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Compendium of Evidence-Based Interventions and
Best Practices for HIV Prevention

Healthy Relationships


Intervention Description

Target Population
People living with HIV

Goal of Intervention
Reduce HIV-transmission risk behaviors

Brief Description

Healthy Relationships is a small-group, skills-based behavioral intervention for men and women living with HIV. The intervention focuses on skills building, self-efficacy, and positive expectations about new behaviors. Through group discussions, role plays, videos and skill-building exercises, the intervention helps persons living with HIV develop skills to cope with HIV-related stressors and risky sexual situations. Intervention sessions also enhance decision-making skills for self-disclosing HIV-serostatus to sex partners, and help participants develop and maintain safer sex practices. Participants receive personalized feedback about their own risk practices, and with the help of the intervention group, develop strategies to maintain satisfying relationships while protecting both themselves and their partners. Intervention sessions are conducted separately for men and women in groups of 6–10 participants.

Theoretic Basis
Social Cognitive Theory

Intervention Duration
Five 2-hour sessions, with 2 sessions delivered weekly for 2.5 weeks

Intervention Setting
Community AIDS service organization

One male and one female group facilitator, one of whom is an HIV-positive peer counselor

Delivery Methods

  • Exercises
  • Goal setting
  • Group discussions
  • Lectures
  • Printed materials
  • Role plays
  • Video

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Intervention Package Information

An intervention package was developed with funding from CDC’s Replicating Effective Programs (REP) Project. The intervention package and training are available through CDC’s Diffusion of Effective Behavioral Interventions (DEBI) project.Link to non CDC website

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Evaluation Study and Results

The original evaluation study was conducted in Atlanta, Georgia between 1997 and 1998. The study included a sample of 328 men and women living with HIV, 48% of whom had a high-school degree or less.

Key Intervention Effects

  • Reduced unprotected anal or vaginal intercourse
  • Fewer non-HIV+ sex partners
  • Increased condom use
  • Increased refusal of unsafe sex

Study Sample

  • 74% African American; 22% White; 4% other
  • 70% Male; 29% Female; 1% Transgender
  • 52% homosexual; 39% heterosexual; 9% bisexual
  • Mean age of 40 years

Recruitment Settings
AIDS services and infectious disease clinics

Eligibility Criteria
Men and women were considered eligible for the evaluation if they were living with HIV/AIDS and willing to complete the study activities.

Assignment Method
Participants were randomly assigned to either the Healthy Relationships intervention (n = 185) or to a health maintenance comparison intervention (n = 143).

Comparison Group
The health maintenance comparison intervention consisted of five 2-hour group sessions that included social support groups for people living with HIV. The sessions also provided informational updates on HIV disease, management of health problems, medication adherence, health care and health insurance concerns, and nutrition. Participants also developed personalized health maintenance plans.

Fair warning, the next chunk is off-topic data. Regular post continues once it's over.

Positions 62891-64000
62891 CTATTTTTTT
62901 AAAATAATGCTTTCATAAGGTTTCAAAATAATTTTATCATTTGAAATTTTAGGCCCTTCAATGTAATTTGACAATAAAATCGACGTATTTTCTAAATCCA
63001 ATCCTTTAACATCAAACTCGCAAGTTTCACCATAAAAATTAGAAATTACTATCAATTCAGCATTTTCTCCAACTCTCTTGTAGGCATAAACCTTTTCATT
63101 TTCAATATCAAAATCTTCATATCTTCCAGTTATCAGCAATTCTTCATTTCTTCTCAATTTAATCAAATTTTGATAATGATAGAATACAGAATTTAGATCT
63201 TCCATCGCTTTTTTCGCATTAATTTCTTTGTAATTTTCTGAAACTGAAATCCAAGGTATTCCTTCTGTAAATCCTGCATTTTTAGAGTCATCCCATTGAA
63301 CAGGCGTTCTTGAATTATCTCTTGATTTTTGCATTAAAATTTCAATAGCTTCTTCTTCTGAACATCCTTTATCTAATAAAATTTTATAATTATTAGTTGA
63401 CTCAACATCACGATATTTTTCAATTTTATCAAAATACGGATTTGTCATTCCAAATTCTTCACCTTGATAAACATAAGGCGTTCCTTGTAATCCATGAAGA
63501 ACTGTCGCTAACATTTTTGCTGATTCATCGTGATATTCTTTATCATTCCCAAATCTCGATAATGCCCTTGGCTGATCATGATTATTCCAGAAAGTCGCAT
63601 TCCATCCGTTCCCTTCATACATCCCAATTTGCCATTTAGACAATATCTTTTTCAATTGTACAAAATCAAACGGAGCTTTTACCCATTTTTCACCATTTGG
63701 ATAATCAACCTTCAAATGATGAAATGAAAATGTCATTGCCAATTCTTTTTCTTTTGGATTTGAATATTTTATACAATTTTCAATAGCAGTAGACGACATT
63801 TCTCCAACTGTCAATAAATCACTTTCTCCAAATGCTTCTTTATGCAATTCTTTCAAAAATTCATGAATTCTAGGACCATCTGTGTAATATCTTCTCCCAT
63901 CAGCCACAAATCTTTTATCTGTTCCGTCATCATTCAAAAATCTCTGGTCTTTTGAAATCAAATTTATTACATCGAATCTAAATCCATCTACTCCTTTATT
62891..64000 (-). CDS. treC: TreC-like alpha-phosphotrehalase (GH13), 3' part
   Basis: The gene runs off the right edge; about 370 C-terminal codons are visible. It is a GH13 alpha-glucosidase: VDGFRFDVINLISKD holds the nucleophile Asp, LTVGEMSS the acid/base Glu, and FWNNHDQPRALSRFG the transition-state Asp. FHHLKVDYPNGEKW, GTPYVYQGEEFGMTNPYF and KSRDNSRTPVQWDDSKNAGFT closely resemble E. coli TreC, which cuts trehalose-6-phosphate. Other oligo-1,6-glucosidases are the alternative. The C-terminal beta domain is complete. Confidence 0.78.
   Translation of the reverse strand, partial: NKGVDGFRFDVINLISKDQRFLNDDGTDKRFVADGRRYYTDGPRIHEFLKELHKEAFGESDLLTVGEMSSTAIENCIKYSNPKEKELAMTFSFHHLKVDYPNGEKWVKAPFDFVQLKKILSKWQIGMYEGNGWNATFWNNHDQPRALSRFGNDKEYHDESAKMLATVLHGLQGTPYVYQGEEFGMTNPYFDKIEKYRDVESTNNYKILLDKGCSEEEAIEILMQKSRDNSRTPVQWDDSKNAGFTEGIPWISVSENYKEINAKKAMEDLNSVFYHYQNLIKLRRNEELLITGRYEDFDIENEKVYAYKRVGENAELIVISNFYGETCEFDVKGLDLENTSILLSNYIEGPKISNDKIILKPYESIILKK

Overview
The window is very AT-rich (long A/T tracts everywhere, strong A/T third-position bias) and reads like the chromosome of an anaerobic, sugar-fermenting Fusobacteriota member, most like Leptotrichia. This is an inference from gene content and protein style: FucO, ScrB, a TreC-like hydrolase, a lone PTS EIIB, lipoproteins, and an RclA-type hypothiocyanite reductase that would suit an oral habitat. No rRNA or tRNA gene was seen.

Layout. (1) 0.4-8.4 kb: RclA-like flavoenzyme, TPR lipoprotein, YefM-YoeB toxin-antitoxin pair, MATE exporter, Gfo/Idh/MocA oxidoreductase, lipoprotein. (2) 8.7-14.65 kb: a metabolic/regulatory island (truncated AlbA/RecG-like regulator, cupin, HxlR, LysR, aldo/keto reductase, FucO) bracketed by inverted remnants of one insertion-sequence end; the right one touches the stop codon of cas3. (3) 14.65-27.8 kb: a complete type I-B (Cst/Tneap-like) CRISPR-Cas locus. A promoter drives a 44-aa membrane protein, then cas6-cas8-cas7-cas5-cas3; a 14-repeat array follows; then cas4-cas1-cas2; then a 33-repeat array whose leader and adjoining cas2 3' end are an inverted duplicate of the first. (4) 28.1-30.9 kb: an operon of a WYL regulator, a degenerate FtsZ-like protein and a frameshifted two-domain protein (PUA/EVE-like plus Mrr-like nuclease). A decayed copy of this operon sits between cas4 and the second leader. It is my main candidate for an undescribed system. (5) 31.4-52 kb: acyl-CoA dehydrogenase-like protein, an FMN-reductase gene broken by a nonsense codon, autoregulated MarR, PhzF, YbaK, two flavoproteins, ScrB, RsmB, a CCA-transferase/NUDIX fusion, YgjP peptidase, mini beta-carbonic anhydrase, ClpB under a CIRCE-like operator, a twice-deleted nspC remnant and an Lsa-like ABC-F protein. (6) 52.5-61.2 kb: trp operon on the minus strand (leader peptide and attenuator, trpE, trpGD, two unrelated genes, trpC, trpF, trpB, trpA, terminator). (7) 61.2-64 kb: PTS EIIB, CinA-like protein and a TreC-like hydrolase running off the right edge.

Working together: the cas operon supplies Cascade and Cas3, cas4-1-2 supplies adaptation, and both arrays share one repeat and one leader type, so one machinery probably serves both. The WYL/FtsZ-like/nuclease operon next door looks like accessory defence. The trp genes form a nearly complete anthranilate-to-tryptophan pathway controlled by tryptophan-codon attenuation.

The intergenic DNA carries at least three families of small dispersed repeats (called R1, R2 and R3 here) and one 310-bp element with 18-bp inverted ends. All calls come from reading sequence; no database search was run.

Relevant Outcomes Measured and Follow-up Time

  • Sexual risk behaviors during the prior 3 months (including number of sex partners; number of unprotected vaginal and anal sex acts; proportion of protected vaginal and anal sex acts; and having safer sex without disclosure of HIV status) were assessed at 3- and 6-month follow-ups.
  • Refusal of unsafe sex during the prior 3 months was assessed at 3- and 6-month follow-ups.

Participant Retention

  • Intervention:
    81% retained at 3 months
    79% retained at 6 months
  • Comparison:
    85% retained at 3 months
    77% retained at 6 months

Significant Findings

  • At both the 3- and 6-month follow-ups, participants in the Healthy Relationships intervention reported significantly fewer occasions of unprotected vaginal/anal sex with non-HIV+ partners than those in the comparison intervention.
  • At the 6-month follow-up, intervention participants significantly reduced their total number of occasions of vaginal/anal sex and occasions of unprotected vaginal/anal sex, and reported fewer non-HIV+ partners than participants in the comparison group.
  • Finally, intervention participants reported a significantly greater proportion of condom use for vaginal/anal sex and refusal of unsafe sexual practices at the 6-month follow-up than comparison group participants.


  • The comparison group participants were unexpectedly, but significantly, more likely to have refused unsafe sexual practice at the 3-month follow-up. This finding was reversed at the 6-month follow-up.

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References and Contact Information

  • Kalichman, S.C., Rompa, D., Cage, M., et al. (2001). Effectiveness of an intervention to reduce HIV transmission risk in HIV-positive people. American Journal of Preventive Medicine, 21(2), 84–92.
  • Kalichman, S.C., Rompa, D., Cage, M. (2005). Group intervention to reduce HIV transmission risk behavior among persons living with HIV-AIDS. Behavior Modification, 29(2), 256–285.

Researcher: Dr. Seth Kalichman
Department of Psychology, University of Connecticut
406 Babbidge Rd
Storrs, CT 06269

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